Why it’s better to forgive

You can’t forgive without loving. And I don’t mean sentimentality. I don’t mean mush. I mean having enough courage to stand up and say, ‘I forgive’. I’m finished with it.Maya Angelou

Maya Angelou was brutally raped as a young girl by her mother’s boyfriend. Growing up poor and black, in an era of racial discrimination, she was looked down upon and treated with contempt. Like so many young African American women, she seemed destined to live a life of early pregnancy, marriage  and more abuse.

Yet Maya Angelou became the most celebrated and inspirational writer and poet of our time. She wrote several books and volumes of poetry as well as movie screenplays.  She became an activist for civil rights. In 1993, she stood before worldwide audiences and recited poetry during the inauguration of US President Bill Clinton. Her words and poetry are still widely quoted to this day.

How did Maya Angelou rise above her circumstances when so many of us could not, and would not?

The key factor is Forgiveness with a capital ‘F’.  Maya Angelou did not let her past haunt her. Instead of dwelling on the injustice and the harm that she suffered; instead of railing against the cruelty of men – she chose to embrace Life and Forgiveness.

Forgiveness frees your mind and spirit from regret, revenge and guilt. As imperfect human beings living in a broken world, we will inevitably come across people and even those close to us, who hurt us with their abuse, mistreatment, contempt, manipulation, anger, ungratefulness and so on.

On the other hand, there are times when we hurt ourselves too – causing pain and  regret about what we have said, done or left unsaid. Our pain is understandable. There are wounds that go so deep that healing them seems impossible. But heal we must. Otherwise, the burden of painful memories that we carry will eventually turn into a huge immovable iceberg, hardening our hearts and overshadowing our lives.

Think of it this way – is your whole life going to be dictated by the pain that you experienced, or can you move beyond that to embrace a new life?

Desmond Tutu, who spoke out against apartheid in South Africa put it this way:

Because forgiveness is like this: a room can be dank because you have closed the windows, you’ve closed the curtains. But the sun is shining outside, and the air is fresh outside. In order to get that fresh air, you have to get up and open the window and draw the curtains apart.

So Forgiveness is a choice and an act of your free will. You choose to forgive, by choosing to get up and draw open the curtains of your heart and mind to let in the fresh air. It is the ultimate act of self-preservation and love.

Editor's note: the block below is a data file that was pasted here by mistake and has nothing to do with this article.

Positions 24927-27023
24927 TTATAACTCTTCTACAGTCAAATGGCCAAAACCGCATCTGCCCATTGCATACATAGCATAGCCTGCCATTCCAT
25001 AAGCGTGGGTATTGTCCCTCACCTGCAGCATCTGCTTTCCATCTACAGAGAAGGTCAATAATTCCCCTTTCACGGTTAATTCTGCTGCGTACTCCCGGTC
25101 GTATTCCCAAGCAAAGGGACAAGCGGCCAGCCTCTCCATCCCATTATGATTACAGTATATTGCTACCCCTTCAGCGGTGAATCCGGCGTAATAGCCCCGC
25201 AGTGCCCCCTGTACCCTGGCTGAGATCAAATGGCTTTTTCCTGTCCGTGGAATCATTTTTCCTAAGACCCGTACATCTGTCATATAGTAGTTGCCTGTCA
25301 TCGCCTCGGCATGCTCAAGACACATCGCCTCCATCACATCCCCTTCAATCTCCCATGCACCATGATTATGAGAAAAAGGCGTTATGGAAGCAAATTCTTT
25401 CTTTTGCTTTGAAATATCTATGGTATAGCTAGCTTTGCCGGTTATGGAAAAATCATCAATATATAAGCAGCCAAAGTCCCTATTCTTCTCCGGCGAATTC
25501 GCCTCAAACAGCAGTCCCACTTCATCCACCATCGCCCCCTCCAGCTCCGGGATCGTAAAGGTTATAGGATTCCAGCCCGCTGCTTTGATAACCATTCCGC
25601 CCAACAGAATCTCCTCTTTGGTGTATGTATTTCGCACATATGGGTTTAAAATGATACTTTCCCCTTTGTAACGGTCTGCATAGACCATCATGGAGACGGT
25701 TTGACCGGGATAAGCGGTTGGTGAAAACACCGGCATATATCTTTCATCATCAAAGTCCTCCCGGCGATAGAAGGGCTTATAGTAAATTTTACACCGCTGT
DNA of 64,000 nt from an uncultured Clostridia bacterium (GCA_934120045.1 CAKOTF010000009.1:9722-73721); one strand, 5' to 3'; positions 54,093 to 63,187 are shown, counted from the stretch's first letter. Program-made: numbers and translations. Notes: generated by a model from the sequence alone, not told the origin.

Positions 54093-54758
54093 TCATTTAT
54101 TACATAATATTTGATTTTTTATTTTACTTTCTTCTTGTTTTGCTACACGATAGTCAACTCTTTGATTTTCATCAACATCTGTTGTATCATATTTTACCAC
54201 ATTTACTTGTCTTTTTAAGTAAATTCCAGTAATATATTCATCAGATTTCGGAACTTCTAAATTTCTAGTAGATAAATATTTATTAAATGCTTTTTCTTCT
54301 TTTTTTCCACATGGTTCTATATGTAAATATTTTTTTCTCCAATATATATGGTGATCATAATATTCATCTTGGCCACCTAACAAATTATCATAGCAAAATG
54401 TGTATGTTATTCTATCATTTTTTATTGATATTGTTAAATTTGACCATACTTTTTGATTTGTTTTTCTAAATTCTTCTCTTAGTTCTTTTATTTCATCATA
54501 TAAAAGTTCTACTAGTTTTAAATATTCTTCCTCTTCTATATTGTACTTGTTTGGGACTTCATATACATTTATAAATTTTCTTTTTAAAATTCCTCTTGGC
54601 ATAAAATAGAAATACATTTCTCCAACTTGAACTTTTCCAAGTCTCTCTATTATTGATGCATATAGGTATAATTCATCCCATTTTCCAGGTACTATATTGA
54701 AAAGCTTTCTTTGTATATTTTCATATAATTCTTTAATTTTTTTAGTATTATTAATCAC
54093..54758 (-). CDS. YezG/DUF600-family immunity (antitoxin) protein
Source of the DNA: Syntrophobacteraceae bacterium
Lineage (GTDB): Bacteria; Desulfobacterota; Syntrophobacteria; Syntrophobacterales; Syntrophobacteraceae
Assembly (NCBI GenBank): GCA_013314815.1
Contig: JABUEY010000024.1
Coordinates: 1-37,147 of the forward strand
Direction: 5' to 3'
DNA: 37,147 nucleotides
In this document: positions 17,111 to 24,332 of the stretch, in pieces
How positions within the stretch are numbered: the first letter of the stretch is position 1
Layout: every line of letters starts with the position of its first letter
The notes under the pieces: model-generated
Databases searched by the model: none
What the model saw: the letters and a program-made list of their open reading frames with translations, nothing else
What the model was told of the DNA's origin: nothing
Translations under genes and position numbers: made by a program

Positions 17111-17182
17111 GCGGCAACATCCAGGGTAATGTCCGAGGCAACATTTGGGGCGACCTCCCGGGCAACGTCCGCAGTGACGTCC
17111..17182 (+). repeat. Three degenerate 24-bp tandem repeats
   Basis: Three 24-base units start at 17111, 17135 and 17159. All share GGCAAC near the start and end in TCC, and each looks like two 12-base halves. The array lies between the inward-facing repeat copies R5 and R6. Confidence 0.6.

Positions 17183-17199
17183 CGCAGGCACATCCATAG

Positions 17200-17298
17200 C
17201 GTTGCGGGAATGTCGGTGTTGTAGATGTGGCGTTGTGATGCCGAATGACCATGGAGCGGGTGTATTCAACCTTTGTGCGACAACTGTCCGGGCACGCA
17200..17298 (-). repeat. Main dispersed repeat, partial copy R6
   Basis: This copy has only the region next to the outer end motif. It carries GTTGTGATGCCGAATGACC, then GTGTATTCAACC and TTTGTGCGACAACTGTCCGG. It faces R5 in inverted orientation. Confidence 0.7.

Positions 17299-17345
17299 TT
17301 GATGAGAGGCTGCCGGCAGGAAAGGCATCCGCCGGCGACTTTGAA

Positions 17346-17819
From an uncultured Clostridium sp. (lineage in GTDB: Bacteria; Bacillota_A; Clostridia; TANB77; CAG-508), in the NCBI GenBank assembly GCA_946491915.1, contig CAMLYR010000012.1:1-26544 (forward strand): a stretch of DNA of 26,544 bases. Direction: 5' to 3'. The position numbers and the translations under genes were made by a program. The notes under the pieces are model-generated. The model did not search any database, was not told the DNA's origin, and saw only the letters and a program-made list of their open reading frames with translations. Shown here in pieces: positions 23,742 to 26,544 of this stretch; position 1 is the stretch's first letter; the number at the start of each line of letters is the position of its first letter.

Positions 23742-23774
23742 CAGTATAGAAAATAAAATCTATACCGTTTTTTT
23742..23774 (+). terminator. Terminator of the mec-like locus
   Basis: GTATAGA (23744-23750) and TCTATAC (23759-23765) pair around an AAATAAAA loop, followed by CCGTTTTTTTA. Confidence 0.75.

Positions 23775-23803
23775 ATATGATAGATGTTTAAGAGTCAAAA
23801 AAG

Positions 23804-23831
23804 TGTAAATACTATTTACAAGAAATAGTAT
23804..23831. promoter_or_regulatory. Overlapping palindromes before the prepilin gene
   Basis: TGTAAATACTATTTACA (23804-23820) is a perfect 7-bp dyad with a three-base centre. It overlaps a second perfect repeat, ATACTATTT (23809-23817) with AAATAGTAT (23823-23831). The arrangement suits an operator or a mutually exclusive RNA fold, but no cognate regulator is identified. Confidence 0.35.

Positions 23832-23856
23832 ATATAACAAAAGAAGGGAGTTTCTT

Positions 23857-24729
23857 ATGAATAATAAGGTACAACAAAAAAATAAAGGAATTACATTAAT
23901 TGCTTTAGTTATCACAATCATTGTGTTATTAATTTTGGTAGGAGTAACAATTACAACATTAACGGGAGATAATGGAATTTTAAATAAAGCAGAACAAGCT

The road to Forgiveness starts with the following:

Knowledge – Imagine you are writing your story in a novel. It doesn’t have to be perfect or polished. Start by journaling – pouring out your emotions, your pain and your thoughts – in bad grammar, bad spelling or whatever. Don’t censor, clean up or edit your story because what you really want, is to achieve a state of catharsis. It’s a fancy word meaning that you have released all your toxic emotions and developed some perspective.

Acceptance – Accept that the painful experience has changed you – not for the worse but for the better. You have been tested and you are now stronger. Accept that what has happened is history. Mentally create a filing cabinet named ‘Forgiveness’ in big bold letters and file your memory there, telling yourself that you are moving on to get some fresh air.

Taking Action – Channel your pain into positive action to help others.  For Maya Angelou, her brutal rape as a 9-year old did not stop her from loving books, reading and writing throughout her life.  She was able to turn her pain into art by writing her autobiography I Know How the Caged Bird Sings, a bestseller that has inspired millions of women.

Taking these steps won’t be easy. But look around you and you’ll notice that the most passionate advocates for women are those who have been raped and abused.

The kindest and most compassionate among us are those who have experienced suffering.

And the bravest among us are those who have failed and messed up but choose to stand tall and forgive.

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